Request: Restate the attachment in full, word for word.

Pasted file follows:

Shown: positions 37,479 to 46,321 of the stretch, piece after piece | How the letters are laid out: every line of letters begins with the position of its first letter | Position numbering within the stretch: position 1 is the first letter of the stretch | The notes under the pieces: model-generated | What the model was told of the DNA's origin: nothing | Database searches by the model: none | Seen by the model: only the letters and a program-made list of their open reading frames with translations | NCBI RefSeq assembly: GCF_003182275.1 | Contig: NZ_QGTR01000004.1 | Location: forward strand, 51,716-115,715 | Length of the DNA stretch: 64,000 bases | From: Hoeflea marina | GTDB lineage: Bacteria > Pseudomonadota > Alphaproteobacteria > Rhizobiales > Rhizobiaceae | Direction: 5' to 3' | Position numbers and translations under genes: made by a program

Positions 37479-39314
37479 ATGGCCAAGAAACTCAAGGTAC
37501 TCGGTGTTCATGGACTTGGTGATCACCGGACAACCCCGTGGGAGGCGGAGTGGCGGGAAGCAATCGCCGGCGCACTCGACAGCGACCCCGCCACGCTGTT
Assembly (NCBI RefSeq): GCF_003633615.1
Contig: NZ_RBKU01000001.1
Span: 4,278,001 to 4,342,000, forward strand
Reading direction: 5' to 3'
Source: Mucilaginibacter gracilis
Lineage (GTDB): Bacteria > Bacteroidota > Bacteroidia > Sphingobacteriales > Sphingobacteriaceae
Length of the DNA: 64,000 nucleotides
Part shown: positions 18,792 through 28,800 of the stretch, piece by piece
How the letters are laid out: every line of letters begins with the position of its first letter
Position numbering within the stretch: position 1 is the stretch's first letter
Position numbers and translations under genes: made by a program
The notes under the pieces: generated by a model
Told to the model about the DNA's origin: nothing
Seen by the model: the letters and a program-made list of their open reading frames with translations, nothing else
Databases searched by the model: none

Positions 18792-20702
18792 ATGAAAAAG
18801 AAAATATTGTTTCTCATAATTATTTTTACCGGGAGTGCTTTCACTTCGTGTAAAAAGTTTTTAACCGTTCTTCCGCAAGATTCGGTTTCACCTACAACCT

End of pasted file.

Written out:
Shown: positions 37,479 to 46,321 of the stretch, piece after piece | How the letters are laid out: every line of letters begins with the position of its first letter | Position numbering within the stretch: position 1 is the first letter of the stretch | The notes under the pieces: model-generated | What the model was told of the DNA's origin: nothing | Database searches by the model: none | Seen by the model: only the letters and a program-made list of their open reading frames with translations | NCBI RefSeq assembly: GCF_003182275.1 | Contig: NZ_QGTR01000004.1 | Location: forward strand, 51,716-115,715 | Length of the DNA stretch: 64,000 bases | From: Hoeflea marina | GTDB lineage: Bacteria > Pseudomonadota > Alphaproteobacteria > Rhizobiales > Rhizobiaceae | Direction: 5' to 3' | Position numbers and translations under genes: made by a program

Positions 37479-39314
37479 ATGGCCAAGAAACTCAAGGTAC
37501 TCGGTGTTCATGGACTTGGTGATCACCGGACAACCCCGTGGGAGGCGGAGTGGCGGGAAGCAATCGCCGGCGCACTCGACAGCGACCCCGCCACGCTGTT
Assembly (NCBI RefSeq): GCF_003633615.1
Contig: NZ_RBKU01000001.1
Span: 4,278,001 to 4,342,000, forward strand
Reading direction: 5' to 3'
Source: Mucilaginibacter gracilis
Lineage (GTDB): Bacteria > Bacteroidota > Bacteroidia > Sphingobacteriales > Sphingobacteriaceae
Length of the DNA: 64,000 nucleotides
Part shown: positions 18,792 through 28,800 of the stretch, piece by piece
How the letters are laid out: every line of letters begins with the position of its first letter
Position numbering within the stretch: position 1 is the stretch's first letter
Position numbers and translations under genes: made by a program
The notes under the pieces: generated by a model
Told to the model about the DNA's origin: nothing
Seen by the model: the letters and a program-made list of their open reading frames with translations, nothing else
Databases searched by the model: none

Positions 18792-20702
18792 ATGAAAAAG
18801 AAAATATTGTTTCTCATAATTATTTTTACCGGGAGTGCTTTCACTTCGTGTAAAAAGTTTTTAACCGTTCTTCCGCAAGATTCGGTTTCACCTACAACCT